Newport’s Castle has solid shot at state record
NEWPORT – Aaron Castle’s introduction to the shot put and discus in a sixth-grade track fair wasn’t necessarily the inspiration that would launch him toward an NCAA Division I scholarship someday.
Any good story like Castle’s, though, usually has a humble beginning.
Castle, a senior at Newport, did four events that spring day – the shot, discus, javelin and 200 meters.
“It’s the first I had ever seen track events,” Castle said.
Castle took fourth in the discus with a throw of 34 feet and finished sixth in the 200, finishing in 45 seconds. He didn’t place in the javelin or the implement that would become his favorite if not his best, the shot.
Sometime between the seventh and eighth grades, Castle’s father bought his son an 8-pound shot – 4 pounds lighter than ones used in high school.
“I threw it in the driveway. I put in a lot of reps,” Castle said.
The work paid off by the end of his eighth-grade track season when he hit the 40-foot barrier. That’s when his love for the throws began to blossom.
In the coming weeks, Castle hopes to toss the shot more than 70 feet – which would be farther than the all-time best in Washington – and heave the discus more than 190.
Sizeable goals for a sizeable thrower. Castle stands 6-foot-5 ½ and 280 pounds.
His throws coach believes the numbers are more than attainable. Bill Burnett wouldn’t be surprised if Castle’s personal best in the discus pushes 200.
“He had one the other day that was more than 190 in practice,” Burnett said. “He’s also thrown 70 in practice in the shot.”
Castle exceeded his personal best in late March, throwing 64-7 and extending his record by 15 inches.
“I threw that in 35 degrees. It was awful,” Castle said.
Castle put his name on the college recruiting radar last spring when he captured a State 1A championship in the shot, breaking the classification record (63-3). He took second in the discus.
Not long after state, college coaches started calling. He was offered scholarships at the University of Arizona, Ohio State and Stanford, and he visited all three schools.
He chose Arizona, where a combination of athletic and academic scholarships means he won’t have to pay a penny for college. He has a 3.9 grade-point average and scored 2,030 out of 2,400 on a college-entrance test.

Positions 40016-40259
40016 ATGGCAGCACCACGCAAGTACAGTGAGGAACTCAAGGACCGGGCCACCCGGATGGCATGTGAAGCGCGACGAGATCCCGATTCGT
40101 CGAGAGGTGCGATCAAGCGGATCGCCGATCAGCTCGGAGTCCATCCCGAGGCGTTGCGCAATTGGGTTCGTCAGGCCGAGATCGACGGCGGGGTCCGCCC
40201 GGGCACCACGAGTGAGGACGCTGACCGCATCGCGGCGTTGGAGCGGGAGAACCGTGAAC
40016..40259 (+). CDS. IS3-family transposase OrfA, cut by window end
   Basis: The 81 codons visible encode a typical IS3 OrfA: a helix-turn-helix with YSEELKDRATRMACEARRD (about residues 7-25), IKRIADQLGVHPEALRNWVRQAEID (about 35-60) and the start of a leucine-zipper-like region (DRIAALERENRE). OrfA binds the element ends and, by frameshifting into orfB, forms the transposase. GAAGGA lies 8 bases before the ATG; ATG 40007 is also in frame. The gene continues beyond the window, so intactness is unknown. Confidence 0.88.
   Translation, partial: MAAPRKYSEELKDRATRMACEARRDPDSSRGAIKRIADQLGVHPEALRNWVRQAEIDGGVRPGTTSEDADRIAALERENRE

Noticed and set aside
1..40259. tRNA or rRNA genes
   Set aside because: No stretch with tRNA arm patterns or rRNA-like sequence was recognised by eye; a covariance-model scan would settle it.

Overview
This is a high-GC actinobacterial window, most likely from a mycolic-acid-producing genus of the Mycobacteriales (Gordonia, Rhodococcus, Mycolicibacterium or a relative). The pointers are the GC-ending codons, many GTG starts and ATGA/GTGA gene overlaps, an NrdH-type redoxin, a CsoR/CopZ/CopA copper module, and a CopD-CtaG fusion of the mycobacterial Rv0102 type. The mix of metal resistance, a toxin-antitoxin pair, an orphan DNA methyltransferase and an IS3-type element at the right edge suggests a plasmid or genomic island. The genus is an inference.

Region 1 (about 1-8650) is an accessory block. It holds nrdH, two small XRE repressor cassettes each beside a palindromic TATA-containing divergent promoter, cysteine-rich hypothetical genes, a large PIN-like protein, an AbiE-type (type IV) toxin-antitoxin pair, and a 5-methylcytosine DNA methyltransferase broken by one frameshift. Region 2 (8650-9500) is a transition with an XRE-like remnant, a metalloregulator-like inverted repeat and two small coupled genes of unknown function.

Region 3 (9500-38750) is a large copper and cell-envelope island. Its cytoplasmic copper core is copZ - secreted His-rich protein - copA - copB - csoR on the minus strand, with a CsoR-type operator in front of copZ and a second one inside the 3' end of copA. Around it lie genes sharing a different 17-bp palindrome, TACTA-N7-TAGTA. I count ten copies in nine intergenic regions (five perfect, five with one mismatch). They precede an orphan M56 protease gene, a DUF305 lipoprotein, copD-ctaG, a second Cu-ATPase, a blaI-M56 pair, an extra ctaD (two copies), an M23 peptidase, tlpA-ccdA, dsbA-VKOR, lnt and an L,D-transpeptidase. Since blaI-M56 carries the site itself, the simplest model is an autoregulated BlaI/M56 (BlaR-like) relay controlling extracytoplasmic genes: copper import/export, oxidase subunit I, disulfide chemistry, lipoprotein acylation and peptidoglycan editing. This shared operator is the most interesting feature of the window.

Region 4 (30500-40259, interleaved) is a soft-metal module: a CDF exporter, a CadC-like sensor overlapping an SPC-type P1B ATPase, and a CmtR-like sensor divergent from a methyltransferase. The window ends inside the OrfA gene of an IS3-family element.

“I liked Ohio State, I liked the team and coach, but I couldn’t see myself living there for the next four or five years,” Castle said. “It was too far from home. At Stanford, the culture was a little too different for my taste. I’m a country boy. I saw Arizona as a place I could be successful. The coach there really knows what he’s talking about. He’s had some high-caliber athletes. I watched a practice and I was impressed with the work ethic.”
Castle is looking forward to the year-round warmth at Arizona.
“It’s better than the three seasons of winter we have up here,” Castle said.
Castle gravitated slowly toward athletics largely because his parents weren’t athletes and it wasn’t something pushed by them.
He played soccer and T-Ball when he was younger, but only because his friends did. He wrestled 1 1/2 years at Newport before dropping the sport and was a starting lineman in football for two years. He didn’t turn out this year because he needed to have minor foot surgery and wanted to spend his time in the fall and winter conditioning for track.
“I’ve been around better athletes, but I’ve never been around an athlete as good as him that has his work ethic,” Burnett said. “What he does he does to the best of his ability.”
“I’m not the most talented kid, but I’d say I’m one of the hardest workers,” he said.
Castle would like to break the all-time Washington record (69-11), set by Vince Goldsmith of Mt. Tahoma in 1977. Castle is ranked eighth on the all-time list.
“I watched the video of my 64-7 and I see a lot of things I can work on,” Castle said. “I don’t feel like I’ve maxed out at all. I just have to be patient. It’s not something you can force. It has to feel effortless.”
Castle will return to the Pasco Invite on Saturday to defend his title in the shot put.
“It wouldn’t surprise me if I threw 70 at Pasco,” Castle said. “I’ve got a 70-footer in me.”
Burnett agrees. He extended the length of Newport’s shot put pit by 11 feet to 74 this spring.
“I hope he proves it’s too small,” Burnett said.